Read The Pattern Ship (The Pattern Universe) Online

Authors: Tobias Roote

Tags: #science fiction, #adventure, #space opera

The Pattern Ship (The Pattern Universe) (7 page)

BOOK: The Pattern Ship (The Pattern Universe)
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Extrapolating what would have occurred next, it surmised that the missile had detonated destroying the T-Ship and the Pod had escaped.

It deemed it was logical that it was, therefore, a reconstituted A.I. along with a new reconstituted T-Ship.

It had no feelings, otherwise it would have said it felt strange. In the absence of such emotion the A.I. instead simply noted it had been modified. Its processors had a slightly different resonance that seemed somehow more correct. A little faster, perhaps. It scheduled to run diagnostics and check its speed.

Checking through automated arrays, the A.I. discovered new features. Each of them self explanatory, but needing fine tuning to be fully effective. It noted these down for sub-routines to manage. It moved on to new items, checking, collating and setting routines aside to manage them.

Turning its attention outward, the A.I. observed the T-Ship was also physically larger. It accommodated a being, not the Maker, but an alien. The A.I. set aside a portion of its processors to monitor and understand the significance of this circumstance. Much appeared to have changed.

It continued to make assessments of the changes, adding power to processes monitoring every aspect of its internal workings. It noted atmospheric mixture for the Alien was almost identical to that of its Maker. Observing its physical characteristics it compared them with the Maker, noting similarities.

It considered this while allowing for the possibility that the Alien was in fact, a new Maker. The A.I. would await further input. The Alien seemed currently unaware of its surroundings. The A.I. set monitoring equipment running to keep informed of the Alien’s state of being. Currently, it appeared to be resting.

The A.I. then spent several hours completing non-destructive testing on all its components, checking relays, purging data blocks ready to receive new information. When its internal diagnostics were complete, it proceeded to do the same for all ancillary equipment wired into its neural network.

At the end of some considerable time all tests were completed. It was noted that its systems were functioning at one hundred percent efficiency. Ship, as it was referred to by the Maker, was ready.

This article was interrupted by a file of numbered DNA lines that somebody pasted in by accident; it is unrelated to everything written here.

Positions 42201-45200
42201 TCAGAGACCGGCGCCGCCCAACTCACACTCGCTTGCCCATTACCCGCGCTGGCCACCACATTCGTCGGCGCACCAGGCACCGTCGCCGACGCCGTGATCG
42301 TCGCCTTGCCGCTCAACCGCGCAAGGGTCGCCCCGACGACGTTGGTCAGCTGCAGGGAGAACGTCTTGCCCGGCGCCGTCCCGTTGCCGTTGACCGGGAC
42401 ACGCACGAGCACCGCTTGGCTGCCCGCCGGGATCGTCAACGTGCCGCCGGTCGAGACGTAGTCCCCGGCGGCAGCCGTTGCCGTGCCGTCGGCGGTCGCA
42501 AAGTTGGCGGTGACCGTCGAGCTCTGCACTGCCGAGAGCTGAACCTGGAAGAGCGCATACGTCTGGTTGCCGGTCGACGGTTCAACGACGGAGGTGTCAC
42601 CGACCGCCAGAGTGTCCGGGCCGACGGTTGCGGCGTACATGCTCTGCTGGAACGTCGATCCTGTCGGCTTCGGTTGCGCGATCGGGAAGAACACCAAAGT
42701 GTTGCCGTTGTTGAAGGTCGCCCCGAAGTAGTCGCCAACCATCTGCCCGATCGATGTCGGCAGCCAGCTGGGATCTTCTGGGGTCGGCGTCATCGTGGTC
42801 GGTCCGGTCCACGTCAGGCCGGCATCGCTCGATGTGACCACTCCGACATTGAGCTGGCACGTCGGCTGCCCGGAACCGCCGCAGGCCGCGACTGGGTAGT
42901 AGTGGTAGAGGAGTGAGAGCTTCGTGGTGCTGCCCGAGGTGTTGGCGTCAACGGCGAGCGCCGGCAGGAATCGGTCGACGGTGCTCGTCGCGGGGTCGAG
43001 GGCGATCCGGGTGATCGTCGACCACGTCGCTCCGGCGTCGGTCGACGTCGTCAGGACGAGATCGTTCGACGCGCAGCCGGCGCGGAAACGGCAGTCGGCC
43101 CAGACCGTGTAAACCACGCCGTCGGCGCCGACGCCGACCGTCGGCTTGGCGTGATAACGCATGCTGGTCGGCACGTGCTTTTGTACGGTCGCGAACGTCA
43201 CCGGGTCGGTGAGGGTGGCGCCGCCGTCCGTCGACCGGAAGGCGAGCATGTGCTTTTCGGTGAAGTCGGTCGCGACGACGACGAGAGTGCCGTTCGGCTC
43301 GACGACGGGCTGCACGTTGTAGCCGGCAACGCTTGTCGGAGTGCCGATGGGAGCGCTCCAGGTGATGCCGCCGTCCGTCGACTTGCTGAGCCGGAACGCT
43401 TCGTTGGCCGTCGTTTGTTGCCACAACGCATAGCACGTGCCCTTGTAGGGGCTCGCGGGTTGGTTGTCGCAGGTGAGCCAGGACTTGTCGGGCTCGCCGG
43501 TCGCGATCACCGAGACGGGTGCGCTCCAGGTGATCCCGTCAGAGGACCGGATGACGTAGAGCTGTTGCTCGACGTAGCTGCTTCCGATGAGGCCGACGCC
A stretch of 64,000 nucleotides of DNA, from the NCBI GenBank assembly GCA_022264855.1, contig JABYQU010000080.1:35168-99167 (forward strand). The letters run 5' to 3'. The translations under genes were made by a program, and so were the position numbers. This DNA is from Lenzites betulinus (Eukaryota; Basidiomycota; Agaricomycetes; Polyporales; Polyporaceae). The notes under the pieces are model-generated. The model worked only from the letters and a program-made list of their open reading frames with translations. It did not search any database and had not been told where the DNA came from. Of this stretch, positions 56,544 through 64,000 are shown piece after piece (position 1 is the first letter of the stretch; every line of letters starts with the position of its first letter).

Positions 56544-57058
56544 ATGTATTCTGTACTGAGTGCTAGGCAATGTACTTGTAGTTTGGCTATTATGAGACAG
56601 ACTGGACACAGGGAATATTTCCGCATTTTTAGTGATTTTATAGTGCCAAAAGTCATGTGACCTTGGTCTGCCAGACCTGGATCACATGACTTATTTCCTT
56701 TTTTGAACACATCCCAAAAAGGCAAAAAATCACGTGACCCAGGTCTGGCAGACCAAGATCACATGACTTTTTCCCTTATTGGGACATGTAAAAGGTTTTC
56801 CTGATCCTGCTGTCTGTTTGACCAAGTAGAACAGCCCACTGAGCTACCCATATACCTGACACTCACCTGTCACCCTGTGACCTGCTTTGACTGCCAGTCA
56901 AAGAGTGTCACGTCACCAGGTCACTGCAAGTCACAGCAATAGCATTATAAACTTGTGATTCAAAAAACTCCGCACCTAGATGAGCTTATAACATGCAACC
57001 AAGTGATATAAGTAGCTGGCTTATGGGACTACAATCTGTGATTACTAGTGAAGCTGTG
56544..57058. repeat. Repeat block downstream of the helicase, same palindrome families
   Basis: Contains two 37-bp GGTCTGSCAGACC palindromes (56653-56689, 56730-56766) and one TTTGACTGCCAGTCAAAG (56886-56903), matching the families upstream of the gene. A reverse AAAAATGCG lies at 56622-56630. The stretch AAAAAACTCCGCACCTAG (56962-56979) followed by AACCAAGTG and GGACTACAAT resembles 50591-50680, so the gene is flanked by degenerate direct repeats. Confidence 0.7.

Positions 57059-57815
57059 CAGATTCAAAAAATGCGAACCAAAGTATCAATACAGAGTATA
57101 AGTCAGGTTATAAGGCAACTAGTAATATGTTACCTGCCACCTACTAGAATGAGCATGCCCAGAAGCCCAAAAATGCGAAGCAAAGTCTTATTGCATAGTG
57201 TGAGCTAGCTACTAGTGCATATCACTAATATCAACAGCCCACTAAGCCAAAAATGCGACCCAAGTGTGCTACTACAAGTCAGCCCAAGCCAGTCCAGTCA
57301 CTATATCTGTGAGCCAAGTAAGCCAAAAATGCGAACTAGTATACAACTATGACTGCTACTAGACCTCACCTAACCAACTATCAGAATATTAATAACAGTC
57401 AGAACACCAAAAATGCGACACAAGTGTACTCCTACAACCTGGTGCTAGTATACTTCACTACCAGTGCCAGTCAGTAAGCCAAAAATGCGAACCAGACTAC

Finally, it opened a hail to the Pod which it had sensed was waiting nearby. After a few seconds setting and linking the communication protocols there then followed a massive upload of information which took several minutes to receive at speeds unimaginably fast.

The A.I. immediately compiled, sorted and filed everything in its newly purged data blocks.

More hours went past as it ran through the filled blocks of data at high speed, analysing and reporting all received data so its systems would have access to everything they needed. Finally, it had absorbed everything it needed to know. The T-Ship A.I. was now up to date.

It opened a communication channel to the Maker. 'Zirkos, I am restored. You may proceed to board.'

***

The Pod A.I. relieved of its attendant Maker was left in the role of surveillance of the scientists. It was important to know how their research progressed with the modified Alacite. The possibilities of them having a breakthrough without the human, Zeke, were not high, but they did have access to blood containing the modified alloy.

With much of its system now inactive it took the opportunity of deep diagnostics, checking the integrity of its processor blocks, a routine that had been shelved due to the emergency functions it had been tasked with. Now the Maker had vacated those modules it was able to carry out essential repairs.

When it found that some of the processor arrays were damaged it materialised fresh Alacite from a small sample on the T-Ship and merged the non-faulty sections with the new metal rebuilding its capacity back up to one hundred percent.

Being only a ‘Three’ it made no connection to the sudden improvement in its capacity and processing speed, putting it down to the result of the return to optimum operating levels. The Pod A.I. resumed its surveillance operations.

***

The T-Ship was drifting sedately under water using the currents to move itself along.

It was not a new experience for the A.I., it had been submersed in liquids before, on occasion. This was different. The amount of activity from a variety of creatures kept its sensors continually active until it became accustomed to the different types and their movements. The attempts by some to swim into and through the ships’ shields kept setting off the alarms.

The organic collection process was nearly done, Ship had been collecting samples for several days ready to recreate the Maker. It would soon be able to return to space where it could reset its sensors and resume its monitoring of the Planet’s activity from a distance.